Thursday, July 12, 2012

The Savior of Science

Joseph Pearce points to an article at Crisis, which asserts that physics can prove that there is a God.  But I would suggest that this is as much of a mistake as asserting that physics can prove that there is no God.

If you've got an hour or so to spend, my performance as Fr. Stanley Jaki at the Portsmouth Institute Conference, here below, might provide a more reasoned assessment of what science can and cannot do when confronted with questions of creation, design and deity.

4 comments:

Anonymous said...

Kevin, science, which mainly seeks to prove evolution, always convolutes on itself and ends up disproving evolution. With no evolution, that logically leaves that there must be some omnipotent deity or deities that dominate everything.

Tom Leith said...

Oh.... This needs to be a two-man show. Nobody introduces himself like this.

Tom Leith said...

And to Mr. Anonymous: the logical conclusion to which you point isn't "scientific" in the sense of "natural science" rather it is philosophical and so "science" has not proven the existence of God even by accident.

Anonymous said...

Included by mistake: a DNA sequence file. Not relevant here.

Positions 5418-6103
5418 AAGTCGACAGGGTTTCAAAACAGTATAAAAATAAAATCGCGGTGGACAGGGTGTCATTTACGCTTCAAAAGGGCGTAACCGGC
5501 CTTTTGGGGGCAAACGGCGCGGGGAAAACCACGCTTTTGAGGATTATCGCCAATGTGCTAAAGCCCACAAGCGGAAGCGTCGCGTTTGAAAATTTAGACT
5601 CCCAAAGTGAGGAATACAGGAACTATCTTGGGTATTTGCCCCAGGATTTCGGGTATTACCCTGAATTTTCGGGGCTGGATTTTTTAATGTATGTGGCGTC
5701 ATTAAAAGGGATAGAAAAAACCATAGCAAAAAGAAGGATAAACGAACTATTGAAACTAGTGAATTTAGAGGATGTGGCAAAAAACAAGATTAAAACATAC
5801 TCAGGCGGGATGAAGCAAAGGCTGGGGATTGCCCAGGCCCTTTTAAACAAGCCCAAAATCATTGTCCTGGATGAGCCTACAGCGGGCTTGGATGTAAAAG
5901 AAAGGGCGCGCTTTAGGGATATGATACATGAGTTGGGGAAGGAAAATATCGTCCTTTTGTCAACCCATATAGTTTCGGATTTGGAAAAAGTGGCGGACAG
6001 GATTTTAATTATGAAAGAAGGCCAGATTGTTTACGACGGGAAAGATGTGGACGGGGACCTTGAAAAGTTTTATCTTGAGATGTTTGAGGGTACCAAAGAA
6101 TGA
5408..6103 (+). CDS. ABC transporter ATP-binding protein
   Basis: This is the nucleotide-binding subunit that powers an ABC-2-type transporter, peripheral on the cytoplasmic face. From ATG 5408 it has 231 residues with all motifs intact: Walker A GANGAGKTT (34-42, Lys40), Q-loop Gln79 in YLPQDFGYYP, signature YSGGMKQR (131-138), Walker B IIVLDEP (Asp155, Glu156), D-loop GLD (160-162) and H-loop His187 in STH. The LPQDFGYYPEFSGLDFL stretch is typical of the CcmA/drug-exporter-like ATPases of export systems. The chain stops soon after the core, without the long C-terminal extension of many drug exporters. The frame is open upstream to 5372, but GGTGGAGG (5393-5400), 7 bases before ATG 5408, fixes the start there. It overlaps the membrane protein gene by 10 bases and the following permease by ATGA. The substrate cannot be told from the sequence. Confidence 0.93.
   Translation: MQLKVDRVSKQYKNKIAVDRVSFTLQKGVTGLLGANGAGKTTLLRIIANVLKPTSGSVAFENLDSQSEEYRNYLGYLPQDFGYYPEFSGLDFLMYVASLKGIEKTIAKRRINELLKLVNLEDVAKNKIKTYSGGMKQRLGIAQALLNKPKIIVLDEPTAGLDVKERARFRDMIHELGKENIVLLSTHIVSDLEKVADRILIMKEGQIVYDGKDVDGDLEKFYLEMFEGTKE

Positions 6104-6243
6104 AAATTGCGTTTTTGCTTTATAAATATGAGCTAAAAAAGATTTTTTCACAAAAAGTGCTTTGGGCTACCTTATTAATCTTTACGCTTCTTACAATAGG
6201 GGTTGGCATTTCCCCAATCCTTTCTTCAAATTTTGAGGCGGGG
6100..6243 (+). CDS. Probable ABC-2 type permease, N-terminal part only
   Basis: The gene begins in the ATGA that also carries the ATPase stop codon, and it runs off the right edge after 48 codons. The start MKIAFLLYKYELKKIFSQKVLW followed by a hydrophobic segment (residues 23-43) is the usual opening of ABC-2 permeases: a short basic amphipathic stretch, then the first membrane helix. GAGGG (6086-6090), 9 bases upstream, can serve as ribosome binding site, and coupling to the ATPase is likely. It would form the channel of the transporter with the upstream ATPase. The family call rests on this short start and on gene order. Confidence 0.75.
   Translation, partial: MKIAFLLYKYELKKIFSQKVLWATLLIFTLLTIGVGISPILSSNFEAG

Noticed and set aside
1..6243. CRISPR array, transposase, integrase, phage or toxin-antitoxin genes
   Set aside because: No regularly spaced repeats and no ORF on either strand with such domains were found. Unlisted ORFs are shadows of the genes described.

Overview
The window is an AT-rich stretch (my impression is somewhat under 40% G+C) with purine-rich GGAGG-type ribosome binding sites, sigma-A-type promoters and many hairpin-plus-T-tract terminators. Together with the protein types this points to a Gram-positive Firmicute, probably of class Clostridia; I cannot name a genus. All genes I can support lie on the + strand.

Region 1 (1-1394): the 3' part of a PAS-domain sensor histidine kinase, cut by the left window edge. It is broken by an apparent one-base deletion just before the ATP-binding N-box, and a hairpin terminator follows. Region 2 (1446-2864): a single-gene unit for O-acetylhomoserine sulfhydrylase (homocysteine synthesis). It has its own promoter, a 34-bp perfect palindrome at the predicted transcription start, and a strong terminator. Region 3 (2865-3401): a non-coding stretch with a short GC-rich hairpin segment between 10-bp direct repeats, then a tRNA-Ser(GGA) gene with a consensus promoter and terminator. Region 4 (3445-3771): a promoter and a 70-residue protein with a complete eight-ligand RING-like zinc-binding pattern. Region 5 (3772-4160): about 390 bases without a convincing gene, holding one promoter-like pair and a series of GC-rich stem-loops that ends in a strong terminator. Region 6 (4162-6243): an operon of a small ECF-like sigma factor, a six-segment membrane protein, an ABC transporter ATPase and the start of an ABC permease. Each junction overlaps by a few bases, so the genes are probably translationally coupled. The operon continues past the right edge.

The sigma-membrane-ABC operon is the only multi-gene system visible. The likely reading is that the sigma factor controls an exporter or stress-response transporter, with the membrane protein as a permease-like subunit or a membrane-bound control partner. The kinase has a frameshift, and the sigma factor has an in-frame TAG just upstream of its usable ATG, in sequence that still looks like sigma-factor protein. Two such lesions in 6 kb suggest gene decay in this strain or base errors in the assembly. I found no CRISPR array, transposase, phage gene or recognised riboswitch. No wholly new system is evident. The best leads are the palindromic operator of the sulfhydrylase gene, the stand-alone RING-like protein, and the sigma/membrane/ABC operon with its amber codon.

Yes, Tom, but it should be observed that through science one reaches the conclusion that if there was a "big bang," there must have been something to cause that bang. The energy of the universe must have some source. That source cannot be explained by anything other than some omnipotence that cannot be comprehended. So, yes, it is not directly proven that there is a God, but it is demanded by all logical processes. All scientific views are built on faith. Everything in the entire universe must be built on some faith, as none of them can be proven by solid evidence. The whole concept of all existence is truly mind-boggling and as a scientist myself there are many ways to analyze it. This logic is how all things must be approached. The logical conclusions that the mind reaches is like an apple; it tastes good at first, but it seems impossible to digest fully. So is the concept of there being a God.